Foreign portfolio investors (FPIs), who are enjoying a concessional tax rate of 5% on the interest income of rupee-denominated bonds, could be staring at a higher tax outgo after June 30, 2023, since the Centre has not extended the concessional rate. Ashley Coutinho takes a closer look at the issue and the likely fallout
Lower tax rate for FPIs
FPIs have hitherto enjoyed a lower tax deductible at source (TDS) rate or withholding tax of 5% on the interest earned on rupee-denominated bonds issued by Indian firms and government securities. This was made applicable from 2013, under Section 194LD of the Income Tax Act.
The Centre had introduced the lower tax rates in 2013 after a wobble in the rupee led to a flight of foreign money. These were applicable on interest payable till May 31, 2015. Record FPI inflows in the debt segment in 2014 prompted the Centre to extend the concession thrice in later years. The lower rate is seen as a significant contributor to the Indian debt market’s attractiveness for overseas investors. It has also reduce borrowing costs for the government and firms.
Likely new rates
It was widely expected that the sunset period for the concessional rate would get extended by another three years—a year at the very least. However, Budget FY24 had no announcement to this effect, which meant that the tax rate is now likely to go up to 20% plus applicable surcharge and education cess. Those availing the benefit of tax treaties may pay a lower 10% or 15%, depending on the treaty jurisdiction.
Overseas investors in the corporate debt market generally invest for longer tenures and look for certainty on tax consequences. Let’s say an FPI invests in a `1,000-bond with a coupon rate of 10% per annum. If `100 is the interest received, the 5% withholding tax reduces the income to `95. Given a hedging cost of, say, 4% per annum on the principal, the FPI gets back Rs 55. If tax deducted, however, increases to 20%, this income reduces to `40, which is lower by 27%.
What will be the impact on FPIs?
This will significantly impact FPI debt investments as there is no grandfathering of existing investments, though there is a likelihood that impacted parties will approach the authorities for a grandfathering provision. Overseas investors in the corporate debt market invest for longer tenures and look for tax certainty vis-a-vis expected income during the period. The higher tax could accelerate selling of such bonds before June by FPIs who do not want to pay higher tax.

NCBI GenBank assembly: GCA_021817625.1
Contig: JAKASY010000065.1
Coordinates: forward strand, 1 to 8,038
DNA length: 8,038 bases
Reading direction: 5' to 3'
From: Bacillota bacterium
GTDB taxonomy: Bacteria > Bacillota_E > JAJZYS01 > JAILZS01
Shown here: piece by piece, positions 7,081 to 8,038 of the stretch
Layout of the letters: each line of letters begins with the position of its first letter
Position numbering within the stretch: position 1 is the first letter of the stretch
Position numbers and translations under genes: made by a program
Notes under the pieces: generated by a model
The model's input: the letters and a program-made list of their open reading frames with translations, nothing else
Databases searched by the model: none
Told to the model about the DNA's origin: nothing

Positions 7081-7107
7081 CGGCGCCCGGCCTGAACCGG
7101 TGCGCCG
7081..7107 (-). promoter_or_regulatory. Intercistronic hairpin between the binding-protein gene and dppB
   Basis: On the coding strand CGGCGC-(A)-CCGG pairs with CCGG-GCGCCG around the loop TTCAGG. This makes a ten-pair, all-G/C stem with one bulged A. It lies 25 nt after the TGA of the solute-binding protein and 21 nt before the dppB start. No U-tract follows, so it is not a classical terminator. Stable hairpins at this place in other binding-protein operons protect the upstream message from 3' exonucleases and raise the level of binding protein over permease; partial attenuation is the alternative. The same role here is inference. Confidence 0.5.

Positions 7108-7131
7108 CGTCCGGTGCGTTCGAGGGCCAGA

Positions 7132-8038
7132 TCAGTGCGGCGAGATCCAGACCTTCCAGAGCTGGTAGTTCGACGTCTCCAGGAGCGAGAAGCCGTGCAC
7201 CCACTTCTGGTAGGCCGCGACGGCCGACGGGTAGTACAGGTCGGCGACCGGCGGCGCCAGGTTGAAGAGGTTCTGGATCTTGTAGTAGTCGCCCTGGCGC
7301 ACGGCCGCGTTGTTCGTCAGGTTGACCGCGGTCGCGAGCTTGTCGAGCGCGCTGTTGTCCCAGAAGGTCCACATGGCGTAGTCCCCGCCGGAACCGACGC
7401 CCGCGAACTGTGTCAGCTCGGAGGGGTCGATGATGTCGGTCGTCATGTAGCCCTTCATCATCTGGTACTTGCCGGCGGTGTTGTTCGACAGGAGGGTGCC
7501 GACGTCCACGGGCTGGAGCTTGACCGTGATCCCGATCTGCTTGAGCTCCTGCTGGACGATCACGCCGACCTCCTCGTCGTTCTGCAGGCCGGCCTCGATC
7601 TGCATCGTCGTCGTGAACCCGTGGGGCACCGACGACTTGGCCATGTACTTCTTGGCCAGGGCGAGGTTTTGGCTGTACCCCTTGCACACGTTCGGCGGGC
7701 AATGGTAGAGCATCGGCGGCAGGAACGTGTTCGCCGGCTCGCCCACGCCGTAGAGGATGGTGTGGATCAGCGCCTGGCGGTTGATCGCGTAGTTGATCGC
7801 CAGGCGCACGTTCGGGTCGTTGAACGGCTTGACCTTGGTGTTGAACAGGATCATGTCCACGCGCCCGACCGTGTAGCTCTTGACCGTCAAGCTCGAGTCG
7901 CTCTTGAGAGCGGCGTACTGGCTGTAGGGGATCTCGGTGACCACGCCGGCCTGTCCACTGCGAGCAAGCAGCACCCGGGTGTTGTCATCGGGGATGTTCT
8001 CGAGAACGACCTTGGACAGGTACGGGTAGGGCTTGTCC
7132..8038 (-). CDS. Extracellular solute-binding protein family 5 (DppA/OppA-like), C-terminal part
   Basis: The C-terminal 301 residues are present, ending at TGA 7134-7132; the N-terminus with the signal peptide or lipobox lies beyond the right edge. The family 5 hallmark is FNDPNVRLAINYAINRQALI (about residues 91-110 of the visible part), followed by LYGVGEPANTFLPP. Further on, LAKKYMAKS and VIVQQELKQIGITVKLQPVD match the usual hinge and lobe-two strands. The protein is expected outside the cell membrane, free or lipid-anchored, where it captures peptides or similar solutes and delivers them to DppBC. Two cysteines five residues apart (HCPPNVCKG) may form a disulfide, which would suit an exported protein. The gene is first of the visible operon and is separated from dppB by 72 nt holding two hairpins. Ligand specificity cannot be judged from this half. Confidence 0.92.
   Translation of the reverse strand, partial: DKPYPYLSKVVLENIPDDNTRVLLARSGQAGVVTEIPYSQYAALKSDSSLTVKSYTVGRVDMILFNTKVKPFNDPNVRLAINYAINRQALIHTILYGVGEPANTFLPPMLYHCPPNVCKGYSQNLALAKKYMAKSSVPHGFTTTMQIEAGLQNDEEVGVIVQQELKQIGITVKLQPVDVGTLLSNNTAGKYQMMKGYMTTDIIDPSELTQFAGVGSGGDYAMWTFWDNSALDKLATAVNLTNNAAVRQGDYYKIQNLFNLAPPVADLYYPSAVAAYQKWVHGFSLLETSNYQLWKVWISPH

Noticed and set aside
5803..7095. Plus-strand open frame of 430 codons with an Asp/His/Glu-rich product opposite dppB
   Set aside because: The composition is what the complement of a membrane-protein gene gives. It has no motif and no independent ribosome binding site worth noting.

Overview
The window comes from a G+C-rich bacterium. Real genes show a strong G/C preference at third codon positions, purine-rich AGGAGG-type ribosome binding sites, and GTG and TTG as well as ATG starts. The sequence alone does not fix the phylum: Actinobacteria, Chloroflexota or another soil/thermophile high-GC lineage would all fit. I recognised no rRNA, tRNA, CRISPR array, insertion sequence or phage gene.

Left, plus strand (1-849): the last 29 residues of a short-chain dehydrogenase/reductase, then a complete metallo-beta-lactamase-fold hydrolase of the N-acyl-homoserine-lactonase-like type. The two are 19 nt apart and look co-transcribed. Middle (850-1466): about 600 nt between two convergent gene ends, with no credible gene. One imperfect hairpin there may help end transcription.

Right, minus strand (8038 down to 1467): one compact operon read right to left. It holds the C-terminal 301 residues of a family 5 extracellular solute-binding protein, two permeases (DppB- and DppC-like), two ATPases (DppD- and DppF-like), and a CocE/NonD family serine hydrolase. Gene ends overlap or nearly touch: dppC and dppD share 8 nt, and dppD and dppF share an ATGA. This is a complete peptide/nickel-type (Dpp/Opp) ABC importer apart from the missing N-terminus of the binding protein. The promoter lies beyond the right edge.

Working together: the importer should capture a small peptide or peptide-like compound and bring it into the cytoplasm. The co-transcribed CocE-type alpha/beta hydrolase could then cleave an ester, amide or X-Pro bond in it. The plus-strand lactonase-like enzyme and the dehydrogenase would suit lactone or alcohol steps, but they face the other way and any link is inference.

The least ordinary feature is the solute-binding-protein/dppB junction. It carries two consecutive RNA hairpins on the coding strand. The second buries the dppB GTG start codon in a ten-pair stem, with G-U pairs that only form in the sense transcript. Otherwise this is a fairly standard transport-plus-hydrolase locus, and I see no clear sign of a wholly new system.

In the context of hardening bond yields globally, the impact of this change might negatively affect investments. FPIs were net sellers of debt papers worth $1.5 billion in CY22, in addition to $16.5 billion sold in equities. The previous year, they were net buyers in Indian debt to the tune of $3 billion. In the past five years, however, FPIs have cumulatively net sold in excess of $10 billion of Indian debt.
How will corporates get impacted?
FPIs may look to pass on the additional tax burden to the companies they lend to. This will result in the spread going up for some corporates, especially those that are struggling to get money from the domestic market.
These corporates will be compelled to buy from foreign investors, who can then negotiate for better rates. Some foreign lenders pass on the tax cost to the Indian borrowers by making it part of the commercial agreement. It will get a lot more difficult to negotiate for higher coupons from top-rated corporates and public sector undertakings. “In some cases, FPIs pass on the tax to borrowers and in other cases they bear the cost. In the case of the former, there is no additional cost for FPIs despite the higher tax,” said a tax expert. The majority of FPI debt investment, however, is in Indian government securities, where coupons cannot be negotiated.
Companies will have the option to borrow from foreign investors in the debt market, through foreign currency denominated bonds for which grandfathering provisions are provided. The other option is FPIs investing through the
GIFT IFSC route, under which a 10% rate is applicable, along with cess and surcharge.